Things are Better, but You’re Still Nervous

by Anirban Basu 14. January 2010

So are we...

Here’s the good news – 2009 is over. Here’s some more good news – 2010 will be better for the economy. Here’s the bad news – 2011 might not be and that implies that 2010 could be a volatile year for stock prices, which appear to lead the economy by six months or so. Bottom line: you should be prepared for a roller coaster ride this year as investors experience mood swings in the face of rapidly shifting economic forecasts and a world replete with geo-political uncertainty.

One might be tempted to dismiss this gloomy chatter. After all, the gloom and doomers have been talking about foreclosures, weak bank balance sheets, high unemployment, etc., for months only to watch the market surge ahead, creating significant wealth for believers in the process. In other words, since March of last year, it hasn’t paid to be a contrarian. After a January/February 2009 market swoon that left markets tapping against lows not felt for a decade, U.S. equities presided over a massive rally that began on March 9th and lasted virtually through the balance of the year with almost no interruption and reduced volatility. The S&P 500 rose nearly 24 percent for the year, while the more heavily cyclical and economically sensitive tech-laden Nasdaq was up a whopping 44 percent.

Investors in certain global markets fared even better. After a miserable 2008, the Shanghai Composite expanded 77 percent last year. Both the Borsa Italiana and Hong Kong’s Hang Seng Index were up more than 50 percent and many other global markets enjoyed returns between 20 and 30 percent.

While some observers may attribute these rallies to the liquidity-enhancing actions of policymakers across the world, the fact of the matter is that one of the primary drivers of equity performance last year was the return of corporate earnings. According to Morgan Stanley, operating earnings per share among S&P 500 companies were down 40 percent in 2008. But last year, they were up approximately 15 percent and are expected to be up 36 percent this year. It is for this reason that there are many who believe that the rally that began in March of last year can only continue.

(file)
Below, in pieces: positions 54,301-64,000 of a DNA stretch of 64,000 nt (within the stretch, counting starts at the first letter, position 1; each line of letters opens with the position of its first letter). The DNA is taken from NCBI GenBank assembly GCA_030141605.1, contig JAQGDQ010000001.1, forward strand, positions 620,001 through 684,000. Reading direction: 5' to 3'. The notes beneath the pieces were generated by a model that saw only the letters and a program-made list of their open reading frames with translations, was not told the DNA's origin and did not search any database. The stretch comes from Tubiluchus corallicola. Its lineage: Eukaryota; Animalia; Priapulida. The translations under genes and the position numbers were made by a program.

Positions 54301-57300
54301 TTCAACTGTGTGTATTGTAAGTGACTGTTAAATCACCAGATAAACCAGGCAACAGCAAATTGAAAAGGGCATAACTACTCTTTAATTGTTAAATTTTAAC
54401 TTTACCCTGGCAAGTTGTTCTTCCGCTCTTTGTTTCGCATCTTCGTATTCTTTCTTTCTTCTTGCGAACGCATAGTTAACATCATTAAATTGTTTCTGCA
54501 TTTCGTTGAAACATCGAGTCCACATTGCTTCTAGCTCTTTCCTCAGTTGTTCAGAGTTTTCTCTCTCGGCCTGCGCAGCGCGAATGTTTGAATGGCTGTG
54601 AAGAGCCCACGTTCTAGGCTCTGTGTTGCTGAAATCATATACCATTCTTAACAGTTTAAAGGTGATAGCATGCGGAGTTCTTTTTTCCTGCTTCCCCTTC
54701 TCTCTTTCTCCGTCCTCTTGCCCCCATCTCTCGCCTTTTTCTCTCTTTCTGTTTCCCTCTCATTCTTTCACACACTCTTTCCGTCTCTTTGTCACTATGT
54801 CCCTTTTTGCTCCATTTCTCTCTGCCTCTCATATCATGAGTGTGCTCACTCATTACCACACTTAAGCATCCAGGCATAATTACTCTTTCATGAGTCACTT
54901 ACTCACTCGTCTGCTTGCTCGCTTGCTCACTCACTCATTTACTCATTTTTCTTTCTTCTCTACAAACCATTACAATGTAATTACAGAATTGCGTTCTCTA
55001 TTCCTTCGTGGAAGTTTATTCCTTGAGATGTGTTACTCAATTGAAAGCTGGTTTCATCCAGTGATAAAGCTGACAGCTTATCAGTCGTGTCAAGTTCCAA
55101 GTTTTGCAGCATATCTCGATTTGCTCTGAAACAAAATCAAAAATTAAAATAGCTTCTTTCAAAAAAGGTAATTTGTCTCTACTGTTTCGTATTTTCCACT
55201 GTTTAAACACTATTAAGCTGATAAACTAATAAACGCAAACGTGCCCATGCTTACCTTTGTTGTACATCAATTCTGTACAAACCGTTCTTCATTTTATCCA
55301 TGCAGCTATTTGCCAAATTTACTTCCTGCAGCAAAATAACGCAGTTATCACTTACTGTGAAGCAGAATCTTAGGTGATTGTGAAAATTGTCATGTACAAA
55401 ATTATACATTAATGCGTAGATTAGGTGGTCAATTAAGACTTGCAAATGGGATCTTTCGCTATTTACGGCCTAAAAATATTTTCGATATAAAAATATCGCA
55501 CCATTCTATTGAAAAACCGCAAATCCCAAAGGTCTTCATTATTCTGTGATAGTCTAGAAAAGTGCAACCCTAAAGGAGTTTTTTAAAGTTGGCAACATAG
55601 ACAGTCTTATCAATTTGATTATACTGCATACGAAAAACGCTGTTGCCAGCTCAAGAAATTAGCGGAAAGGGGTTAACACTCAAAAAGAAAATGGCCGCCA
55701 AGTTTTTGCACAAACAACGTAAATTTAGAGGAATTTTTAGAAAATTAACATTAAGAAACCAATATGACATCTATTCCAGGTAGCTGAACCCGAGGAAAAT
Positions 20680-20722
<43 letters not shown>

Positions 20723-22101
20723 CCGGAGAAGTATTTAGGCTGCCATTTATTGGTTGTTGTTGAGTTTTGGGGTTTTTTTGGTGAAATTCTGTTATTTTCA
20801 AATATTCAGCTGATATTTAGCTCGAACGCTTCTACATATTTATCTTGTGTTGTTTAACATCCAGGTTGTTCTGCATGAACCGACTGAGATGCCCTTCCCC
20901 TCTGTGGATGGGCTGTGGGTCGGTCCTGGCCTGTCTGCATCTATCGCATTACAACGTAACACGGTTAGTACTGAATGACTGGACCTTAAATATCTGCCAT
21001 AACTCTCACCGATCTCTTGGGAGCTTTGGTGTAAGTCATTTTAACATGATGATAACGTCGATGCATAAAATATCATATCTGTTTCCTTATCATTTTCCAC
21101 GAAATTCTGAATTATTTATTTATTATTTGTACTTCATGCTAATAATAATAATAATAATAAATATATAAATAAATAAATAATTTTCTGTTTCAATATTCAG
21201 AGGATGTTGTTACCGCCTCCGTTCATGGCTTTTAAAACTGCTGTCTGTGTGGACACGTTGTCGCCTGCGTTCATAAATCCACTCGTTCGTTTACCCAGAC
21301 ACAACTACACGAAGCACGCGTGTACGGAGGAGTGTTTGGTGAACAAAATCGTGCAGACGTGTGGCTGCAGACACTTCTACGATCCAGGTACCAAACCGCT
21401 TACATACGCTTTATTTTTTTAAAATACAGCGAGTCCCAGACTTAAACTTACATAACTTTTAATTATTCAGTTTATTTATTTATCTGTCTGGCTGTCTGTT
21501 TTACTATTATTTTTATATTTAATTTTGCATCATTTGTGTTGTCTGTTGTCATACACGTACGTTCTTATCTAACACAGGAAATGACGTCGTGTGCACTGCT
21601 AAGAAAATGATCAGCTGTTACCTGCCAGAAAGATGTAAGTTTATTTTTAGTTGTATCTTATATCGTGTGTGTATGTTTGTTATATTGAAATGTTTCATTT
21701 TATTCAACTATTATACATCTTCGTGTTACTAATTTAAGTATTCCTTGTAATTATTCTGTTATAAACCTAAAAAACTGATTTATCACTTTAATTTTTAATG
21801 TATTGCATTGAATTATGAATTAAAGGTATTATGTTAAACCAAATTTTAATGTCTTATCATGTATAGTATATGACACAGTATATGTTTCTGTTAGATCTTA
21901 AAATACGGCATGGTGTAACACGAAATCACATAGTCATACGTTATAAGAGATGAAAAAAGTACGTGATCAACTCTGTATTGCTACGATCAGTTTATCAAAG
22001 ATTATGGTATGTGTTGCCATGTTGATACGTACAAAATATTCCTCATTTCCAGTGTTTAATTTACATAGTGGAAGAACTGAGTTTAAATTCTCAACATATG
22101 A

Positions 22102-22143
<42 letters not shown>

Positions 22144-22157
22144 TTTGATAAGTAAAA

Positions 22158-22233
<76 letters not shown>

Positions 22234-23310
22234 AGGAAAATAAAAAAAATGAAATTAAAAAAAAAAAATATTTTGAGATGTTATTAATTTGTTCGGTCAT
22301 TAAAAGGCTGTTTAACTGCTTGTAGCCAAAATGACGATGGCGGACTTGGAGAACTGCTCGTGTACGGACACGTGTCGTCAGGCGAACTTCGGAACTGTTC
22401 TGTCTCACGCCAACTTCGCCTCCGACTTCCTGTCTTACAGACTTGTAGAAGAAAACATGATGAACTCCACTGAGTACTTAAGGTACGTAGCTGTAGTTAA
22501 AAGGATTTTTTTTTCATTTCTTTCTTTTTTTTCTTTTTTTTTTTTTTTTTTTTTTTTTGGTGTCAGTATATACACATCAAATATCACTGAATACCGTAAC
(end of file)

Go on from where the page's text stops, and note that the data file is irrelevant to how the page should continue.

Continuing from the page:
The Case for Stepped-Up Volatility

As investors know, what makes a market is disagreement. Every exchange of assets, whether stocks, bonds or real estate is a reminder of the differential expectations and valuations between us. In our view, the gap in beliefs is growing as emerging optimism is countered by a growing sense that the good times simply cannot last forever and that reversals of momentum in corporate and economic performance may occur sometime later this year.

For now, economic momentum remains firmly in place. GDP expanded at an annual rate of 2.2 percent during the third quarter of 2009 and as of this writing the consensus forecast for the fourth quarter is north of 3 percent. Job loss has slowed to a crawl, with the Bureau of Labor Statistic’s initial estimate for December standing at -85,000, a far cry from January 2009 when the nation shed more than 700,000 jobs. In November, the nation actually added 4,000 jobs according to the standing estimate.